There were 1,580 press releases posted in the last 24 hours and 449,987 in the last 365 days.

Dermatology Hit Hard by Medicare Reimbursement Cuts

For both procedural and evaluation and management codes, an average decline in reimbursement of about 10% was seen over a 10 year period in dermatology (2011 to 2021).”
— Kyle Lauck, MD
HOUSTON, TEXAS, UNITED STATES, March 8, 2022 / -- A recent review of reimbursement cuts in dermatology has shown that dermatology has been significantly impacted by Medicare cuts and there are concerns that this could influence patient care.

The Centers for Medicare and Medicaid (CMS) is a federal agency housed within the US Department of Health and Human Services which manages the Medicare and Medicaid health programs for US citizens. In addition to this responsibility, the agency is tasked with updating HIPPA regulations, certifying long term care facilities, certifying clinical laboratories and running the website.

Despite these important duties, CMS also has a key role in physician billing through its regulation of evaluation and management (EM) codes. Recently, CMS has emphasized increased reimbursement for E/M services with necessary balancing cuts in procedural services. To date, limited data exists on the trend of these adjustments in the field of dermatology.

A new study in SKIN: The Journal of Cutaneous Medicine® analyzed the longitudinal analysis of reimbursement rates through time for common procedures performed by dermatologists to discover whether trends were similar to other medical fields. Lead study author, Kyle Lauck, MD and colleagues used a retrospective analysis of databases maintained by the CMS which aimed at assessing if Medicare reimbursement rates in dermatology followed other specialties. To accomplish this goal, the Medicare physician fee schedule look-up was analyzed and rates were adjusted for inflation.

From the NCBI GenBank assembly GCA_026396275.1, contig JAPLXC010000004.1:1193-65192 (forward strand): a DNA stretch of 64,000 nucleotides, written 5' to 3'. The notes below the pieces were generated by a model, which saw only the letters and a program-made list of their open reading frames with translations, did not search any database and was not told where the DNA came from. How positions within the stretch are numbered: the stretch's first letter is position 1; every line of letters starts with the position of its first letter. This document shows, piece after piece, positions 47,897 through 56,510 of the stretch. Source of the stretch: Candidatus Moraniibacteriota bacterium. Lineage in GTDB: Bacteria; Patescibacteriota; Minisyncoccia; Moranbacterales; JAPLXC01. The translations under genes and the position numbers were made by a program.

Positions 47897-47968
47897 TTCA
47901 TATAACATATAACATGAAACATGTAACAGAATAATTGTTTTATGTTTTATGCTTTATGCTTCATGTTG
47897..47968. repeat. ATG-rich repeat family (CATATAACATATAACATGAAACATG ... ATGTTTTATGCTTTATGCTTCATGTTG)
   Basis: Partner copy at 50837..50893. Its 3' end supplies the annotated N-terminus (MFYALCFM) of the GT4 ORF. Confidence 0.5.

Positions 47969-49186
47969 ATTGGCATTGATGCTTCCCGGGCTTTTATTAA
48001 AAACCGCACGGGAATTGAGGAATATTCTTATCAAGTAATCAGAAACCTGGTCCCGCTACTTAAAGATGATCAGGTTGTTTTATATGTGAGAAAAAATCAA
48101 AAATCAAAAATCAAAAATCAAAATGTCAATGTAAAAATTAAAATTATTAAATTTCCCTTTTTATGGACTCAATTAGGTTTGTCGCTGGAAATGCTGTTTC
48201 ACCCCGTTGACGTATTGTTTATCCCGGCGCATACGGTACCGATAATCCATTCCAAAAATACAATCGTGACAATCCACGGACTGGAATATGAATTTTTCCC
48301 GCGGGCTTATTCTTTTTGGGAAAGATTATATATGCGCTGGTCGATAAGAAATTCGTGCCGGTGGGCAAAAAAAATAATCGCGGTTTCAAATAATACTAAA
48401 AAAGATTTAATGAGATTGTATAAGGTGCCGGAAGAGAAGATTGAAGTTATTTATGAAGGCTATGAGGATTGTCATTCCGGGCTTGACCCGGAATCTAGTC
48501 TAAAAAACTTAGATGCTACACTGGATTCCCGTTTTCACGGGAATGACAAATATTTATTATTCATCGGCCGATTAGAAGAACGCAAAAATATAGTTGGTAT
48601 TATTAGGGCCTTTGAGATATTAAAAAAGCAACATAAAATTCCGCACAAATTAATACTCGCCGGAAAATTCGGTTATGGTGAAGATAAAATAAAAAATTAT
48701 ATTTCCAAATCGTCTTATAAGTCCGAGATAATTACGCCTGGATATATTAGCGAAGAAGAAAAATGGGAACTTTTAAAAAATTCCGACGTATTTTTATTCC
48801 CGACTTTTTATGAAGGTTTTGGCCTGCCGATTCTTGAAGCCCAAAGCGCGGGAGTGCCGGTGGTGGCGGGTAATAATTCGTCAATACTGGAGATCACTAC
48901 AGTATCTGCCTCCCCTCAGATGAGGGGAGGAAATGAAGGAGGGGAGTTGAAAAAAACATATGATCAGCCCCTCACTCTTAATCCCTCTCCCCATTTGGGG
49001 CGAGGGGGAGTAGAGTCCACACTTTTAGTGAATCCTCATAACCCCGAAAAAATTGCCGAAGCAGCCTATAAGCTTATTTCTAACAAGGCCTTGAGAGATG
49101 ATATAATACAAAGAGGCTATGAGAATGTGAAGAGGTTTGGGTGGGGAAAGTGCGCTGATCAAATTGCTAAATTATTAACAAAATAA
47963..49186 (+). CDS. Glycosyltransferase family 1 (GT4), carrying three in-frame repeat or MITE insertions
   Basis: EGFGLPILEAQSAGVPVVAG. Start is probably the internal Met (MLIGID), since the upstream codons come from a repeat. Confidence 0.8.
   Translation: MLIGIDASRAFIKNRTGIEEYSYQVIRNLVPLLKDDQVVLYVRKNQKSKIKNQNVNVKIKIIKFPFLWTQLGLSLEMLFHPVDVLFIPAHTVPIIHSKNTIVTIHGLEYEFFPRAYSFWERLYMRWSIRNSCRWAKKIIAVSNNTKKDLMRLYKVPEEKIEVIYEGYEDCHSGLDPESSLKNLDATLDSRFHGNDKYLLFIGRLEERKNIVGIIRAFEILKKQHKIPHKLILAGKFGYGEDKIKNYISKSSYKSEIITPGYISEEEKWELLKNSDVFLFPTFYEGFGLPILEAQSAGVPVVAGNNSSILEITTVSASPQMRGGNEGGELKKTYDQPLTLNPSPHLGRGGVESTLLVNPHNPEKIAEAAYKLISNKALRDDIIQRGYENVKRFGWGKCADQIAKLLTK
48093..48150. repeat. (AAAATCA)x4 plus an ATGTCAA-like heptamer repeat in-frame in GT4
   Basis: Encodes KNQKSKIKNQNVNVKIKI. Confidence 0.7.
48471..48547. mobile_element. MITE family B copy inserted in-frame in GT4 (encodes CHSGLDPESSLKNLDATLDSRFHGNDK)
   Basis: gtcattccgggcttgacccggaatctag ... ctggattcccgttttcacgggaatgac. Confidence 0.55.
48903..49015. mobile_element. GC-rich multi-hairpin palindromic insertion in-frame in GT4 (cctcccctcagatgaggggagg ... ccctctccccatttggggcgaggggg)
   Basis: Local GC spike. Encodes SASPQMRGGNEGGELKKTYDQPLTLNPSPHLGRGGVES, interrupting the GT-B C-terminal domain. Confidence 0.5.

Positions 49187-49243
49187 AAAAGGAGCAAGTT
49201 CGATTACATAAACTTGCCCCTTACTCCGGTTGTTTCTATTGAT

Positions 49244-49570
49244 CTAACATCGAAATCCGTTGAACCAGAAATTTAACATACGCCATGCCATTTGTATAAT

Dr. Lauck and colleagues found that, for both procedural and evaluation and management codes, an average decline in reimbursement of about 10% was seen over a 10 year period in dermatology (2011 to 2021). Of note, fifteen out of twenty procedural codes experienced a decline with an average decrease of over 10%. The inflation adjusted decline in reimbursement was seen in other medical specialties including general surgery, plastic surgery, ophthalmology, otolaryngology and neurosurgery. Dr. Lauck concludes that within dermatology, the average decrease in reimbursement parallels other specialties but was smaller in magnitude. More studies are needed to reveal the impact on these policies on patient care but patients and providers should be aware of this trend and work to halt further cuts to enable doctors to perform their duties without financial worry.

DOI: 10.25251/skin.6.2.5

SKIN: The Journal of Cutaneous Medicine® is a peer-reviewed online medical journal that is the official journal of The National Society for Cutaneous Medicine. The mission of SKIN is to provide an enhanced and accelerated route to disseminate new dermatologic knowledge for all aspects of cutaneous disease.

For more details please visit or contact

Kyle Lauck
UTHealth McGovern Medical School
email us here